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Author Topic: A little help with float glass  (Read 4867 times)
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lemon kitten
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« on: December 02, 2013, 03:02:00 PM »

Well, my foray into fusing is going ok.  I've been using bullseye with great success, however someone I know has given me a vast quantity of float glass.  I have no idea what to use with it.  I know the COE to be 85ish but not sure what to use as inclusions.  Obviously I can't add colour of interest using bullseye.  Anyone got any suggestions please ?

Janey x
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Zeldazog
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« Reply #1 on: December 02, 2013, 03:05:49 PM »

You could use copper foil for inclusions

Enamels, glass line pens

Float compatible frit, stringer and confetti (I think Creative Glass Guild sell it)

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lemon kitten
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« Reply #2 on: December 02, 2013, 03:14:43 PM »

Wow! Thanks that's really helpful.  My garage is stacked with glass that I thought I wouldn't be able to use.
X
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lemon kitten
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« Reply #3 on: December 02, 2013, 03:36:36 PM »

I'm leaning towards mica powder however on the one occasion I mixed it with PVA glue as recommended by Dee on get u tube video.......I got a HUGE bubble......and I mean HUGE!  Is there anything else I can mix it with that creates a film but doesn't create bubbles when heated?
Janey x
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Pauline
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« Reply #4 on: December 02, 2013, 04:10:08 PM »

we saw some stuff in warm glass last week which looked great, I think this was it, but they had smaller bottles in the shop
http://www.warm-glass.co.uk/liquid-stringer-medium-8oz-p-3742.html?page=1
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Zeldazog
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« Reply #5 on: December 03, 2013, 03:32:06 AM »

I'm leaning towards mica powder however on the one occasion I mixed it with PVA glue as recommended by Dee on get u tube video.......I got a HUGE bubble......and I mean HUGE!  Is there anything else I can mix it with that creates a film but doesn't create bubbles when heated?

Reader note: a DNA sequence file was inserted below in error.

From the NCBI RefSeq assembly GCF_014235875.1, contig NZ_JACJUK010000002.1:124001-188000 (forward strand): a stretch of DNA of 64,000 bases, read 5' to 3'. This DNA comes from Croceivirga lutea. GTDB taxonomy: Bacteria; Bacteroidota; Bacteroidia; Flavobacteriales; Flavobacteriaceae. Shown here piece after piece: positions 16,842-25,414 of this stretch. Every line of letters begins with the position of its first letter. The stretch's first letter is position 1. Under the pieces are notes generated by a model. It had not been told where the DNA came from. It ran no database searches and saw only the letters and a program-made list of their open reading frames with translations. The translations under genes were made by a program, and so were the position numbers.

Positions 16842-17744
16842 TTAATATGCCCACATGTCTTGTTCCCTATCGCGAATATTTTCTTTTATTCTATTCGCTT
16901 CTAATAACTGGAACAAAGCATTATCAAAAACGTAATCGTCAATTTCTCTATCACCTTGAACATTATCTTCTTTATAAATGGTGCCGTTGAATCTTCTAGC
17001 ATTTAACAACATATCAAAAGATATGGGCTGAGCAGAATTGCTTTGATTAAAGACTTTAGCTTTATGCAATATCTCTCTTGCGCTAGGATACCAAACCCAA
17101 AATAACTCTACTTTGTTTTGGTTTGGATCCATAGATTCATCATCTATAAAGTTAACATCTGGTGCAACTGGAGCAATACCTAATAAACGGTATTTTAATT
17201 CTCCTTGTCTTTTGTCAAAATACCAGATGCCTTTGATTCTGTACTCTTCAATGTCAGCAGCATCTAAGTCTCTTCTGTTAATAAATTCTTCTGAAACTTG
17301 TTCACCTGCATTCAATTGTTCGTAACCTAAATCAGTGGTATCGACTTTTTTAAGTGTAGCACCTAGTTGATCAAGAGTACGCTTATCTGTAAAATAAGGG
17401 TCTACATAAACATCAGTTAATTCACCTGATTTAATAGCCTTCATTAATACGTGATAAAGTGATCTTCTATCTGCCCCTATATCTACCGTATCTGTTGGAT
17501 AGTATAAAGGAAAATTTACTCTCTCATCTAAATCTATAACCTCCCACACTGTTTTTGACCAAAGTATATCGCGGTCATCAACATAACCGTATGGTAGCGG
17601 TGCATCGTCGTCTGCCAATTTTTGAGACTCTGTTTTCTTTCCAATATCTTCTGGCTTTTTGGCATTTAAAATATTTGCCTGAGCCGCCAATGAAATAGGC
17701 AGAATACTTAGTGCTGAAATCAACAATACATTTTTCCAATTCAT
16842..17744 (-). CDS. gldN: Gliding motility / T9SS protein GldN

Janey x


One of the team from Warm Glass posted a link in your other thread for a suitable product for this, can't remember what its called, but it wasn't the liquid stringer
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MeadMoon
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« Reply #6 on: December 03, 2013, 03:52:59 AM »

That would be "Flexi-Glass".  I've had a couple of goes with it, but not got it quite right yet and have had better results with mica & PVA.  In March I'm going on one of the Warm Glass courses and hope to learn how to use Flexi-Glass properly if I haven't managed to work it out by then.
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Krysia@No98
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« Reply #7 on: December 03, 2013, 10:57:40 AM »


Don't forget you can experiment with texture, cut and layer shapes.  Or you can work with depth, say a land scape or a path through the woods (It's use the glass line pens for that)

Why not do a glass course at college or uni, they will give you loads of ideas
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Nicknack
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« Reply #8 on: December 03, 2013, 11:33:55 AM »

You can get float glass dichro from Warm Glass, and all dichro is 25% off today in their 12 days of Christmas offers.

Nick
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bob proulx
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« Reply #9 on: December 03, 2013, 11:58:57 AM »

A couple of other things to remember about float glass is that it is not all compatible, different batches from the same company can be slightly off between runs. I always make a project out of the same sheet of glass so I don't worry about coe. Float glass has a tin side because the molten glass was floated on  a bead of molten tin. In some cases it's not important to know and some cases it is. This can be detected using a uv light in a certain nm range, these sell for about $75.00. I use a uv pocked protector that does the same thing but is in the $20.00 range.
Bob
« Last Edit: December 03, 2013, 05:29:44 PM by bob proulx » Logged
Jane C ♫
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« Reply #10 on: December 03, 2013, 02:56:28 PM »

With the PVA/mica mix you need to hold it at a low temp for a while to let the glue burn off before you take it up to glassmelt temp.
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Pauline
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« Reply #11 on: December 03, 2013, 05:23:16 PM »


http://www.ebay.co.uk/itm/231107998574?ssPageName=STRK:MESELX:IT&_trksid=p3984.m1555.l2649

this was posted earlier, it has loads of float glass frit up for auction
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firedinglass
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« Reply #12 on: December 04, 2013, 02:58:31 AM »

I only ever used float glass in my bowls. I used inclusions of metals, foils, ground glass, chemicals etc. A lot more experimentation is needed and it is certainly more difficult and frustrating. Having said that it is also more fulfilling and less like painting by numbers with everything compatible, so lots of interesting  projects ahead for you! Smiley
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